Over the years the implementation of CCTV has helped reduce crime and aid the capturing of criminals within traditional hotspots, such as car parks and city centres (College of Policing). However these locations benefit from easy access to electricity that most rural locations do not share, meaning CCTV has not always been a viable option for capturing Rural Criminals.

However there are now quality CCTV units available that are specifically designed to operate within rural environments, using battery power and SD cards to record and store video footage wirelessly. One such example is the Acorn Black Light Camera, shown below.

A camera such as the Acorn (above) runs off regular AA batteries, meaning it is fully portable and unrestricted in its deployment. One set of batteries can be enough to allow the camera to operate for as long as 6 months; the battery life is dependent on usage, so activating the optional PIR function, which means the camera will only power up and record when it senses movement within its 15-20m radius, will conserve battery life considerably.

The best battery powered CCTV (sometimes also referred to as Trail Cams) will come with Night Vision capabilities, meaning they will record regular colour footage during the day, before automatically switching to black and white playback once night has fallen. This means that the rural location in question will be under optimal surveillance 24 hours a day.

Top of the range cameras will also be weatherproof, come with handy accessories such as tree straps or protective cases, and will often have a covert design or finish. A covertly designed camera will blend in more effectively with rural surroundings, catching oblivious criminals in the act.

Battery powered CCTV, mixed with quality security lighting, locks and signage, can enhance the security of a remote location considerably. For more information on Rural Crime security products visit http://www.redlinesecurity.co.uk or call our team on 01352 736125.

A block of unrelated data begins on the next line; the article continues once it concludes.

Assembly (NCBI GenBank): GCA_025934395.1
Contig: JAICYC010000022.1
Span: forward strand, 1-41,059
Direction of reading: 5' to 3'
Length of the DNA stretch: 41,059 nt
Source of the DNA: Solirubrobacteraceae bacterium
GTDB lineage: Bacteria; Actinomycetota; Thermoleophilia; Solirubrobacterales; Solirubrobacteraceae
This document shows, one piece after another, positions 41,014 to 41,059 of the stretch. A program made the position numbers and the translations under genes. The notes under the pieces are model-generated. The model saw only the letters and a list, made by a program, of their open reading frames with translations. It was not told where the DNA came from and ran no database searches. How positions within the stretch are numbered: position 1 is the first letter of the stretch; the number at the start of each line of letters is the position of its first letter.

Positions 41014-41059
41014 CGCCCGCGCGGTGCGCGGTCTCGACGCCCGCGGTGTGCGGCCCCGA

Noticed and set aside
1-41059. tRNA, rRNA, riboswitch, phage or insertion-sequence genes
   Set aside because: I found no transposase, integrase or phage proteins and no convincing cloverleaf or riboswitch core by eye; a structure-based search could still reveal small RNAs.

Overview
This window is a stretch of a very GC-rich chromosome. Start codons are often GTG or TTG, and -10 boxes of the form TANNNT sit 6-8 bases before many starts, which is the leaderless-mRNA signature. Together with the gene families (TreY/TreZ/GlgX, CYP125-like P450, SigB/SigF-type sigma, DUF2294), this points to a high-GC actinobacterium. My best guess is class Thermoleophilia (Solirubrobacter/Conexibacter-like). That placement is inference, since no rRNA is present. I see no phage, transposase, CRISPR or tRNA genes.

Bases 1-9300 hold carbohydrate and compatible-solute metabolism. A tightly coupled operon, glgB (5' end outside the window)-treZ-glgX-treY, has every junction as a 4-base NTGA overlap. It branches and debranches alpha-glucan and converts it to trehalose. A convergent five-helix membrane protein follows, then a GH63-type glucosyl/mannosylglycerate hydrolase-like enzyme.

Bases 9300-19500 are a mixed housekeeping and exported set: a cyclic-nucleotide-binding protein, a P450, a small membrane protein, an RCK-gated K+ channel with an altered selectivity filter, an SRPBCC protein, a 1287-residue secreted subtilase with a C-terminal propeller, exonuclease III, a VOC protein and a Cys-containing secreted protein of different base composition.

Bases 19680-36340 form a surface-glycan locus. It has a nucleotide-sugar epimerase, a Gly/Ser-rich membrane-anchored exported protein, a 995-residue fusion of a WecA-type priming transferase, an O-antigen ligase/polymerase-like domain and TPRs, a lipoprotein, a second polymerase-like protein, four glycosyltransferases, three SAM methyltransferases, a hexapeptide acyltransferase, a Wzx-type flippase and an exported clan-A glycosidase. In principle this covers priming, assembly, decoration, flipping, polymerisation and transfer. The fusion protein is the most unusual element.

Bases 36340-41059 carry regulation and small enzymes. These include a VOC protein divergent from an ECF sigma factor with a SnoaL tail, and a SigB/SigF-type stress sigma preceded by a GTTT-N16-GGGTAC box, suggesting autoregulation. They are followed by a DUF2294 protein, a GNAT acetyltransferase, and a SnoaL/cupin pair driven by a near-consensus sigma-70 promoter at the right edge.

How Loud is a Personal Attack Alarm?

In previous posts we have looked at the benefits of owning a Personal Alarm, particularly with our focus on Darker Nights Security over the winter.

Advertisements for Personal Alarms will often cite the decibels (dBs) of the siren as a big selling point, with most units measuring around the 130dBs mark. But just how loud is this? Check out our handy comparison guide below!

10 dBs:
A pin dropping.

70-80 dBs:
Toilet flushing, vacuum cleaner, alarm clock.

90-100 dBs:
Lawn mower, food blender, farm tractor.

110-120 dBs:
Handheld drill, chainsaw, thunderclap.

130-140 dBs:
Air raid siren, Defender Personal Alarms.

alarms3

150-160 dBs:
Jet taking off, shotgun fired.

As you can see from the above, the typical 130-140 dBs siren range on Personal Alarms ranks them above chainsaws and alongside air raid sirens in terms of volume! Certainly loud enough to shock, disorientate and discourage a potential attacker!

For more information, or to get yourself a Personal Alarm, you can call our team on 01352 736125.

 

Sources: Purdue University, noisehelp.com, airportnoiselaw.org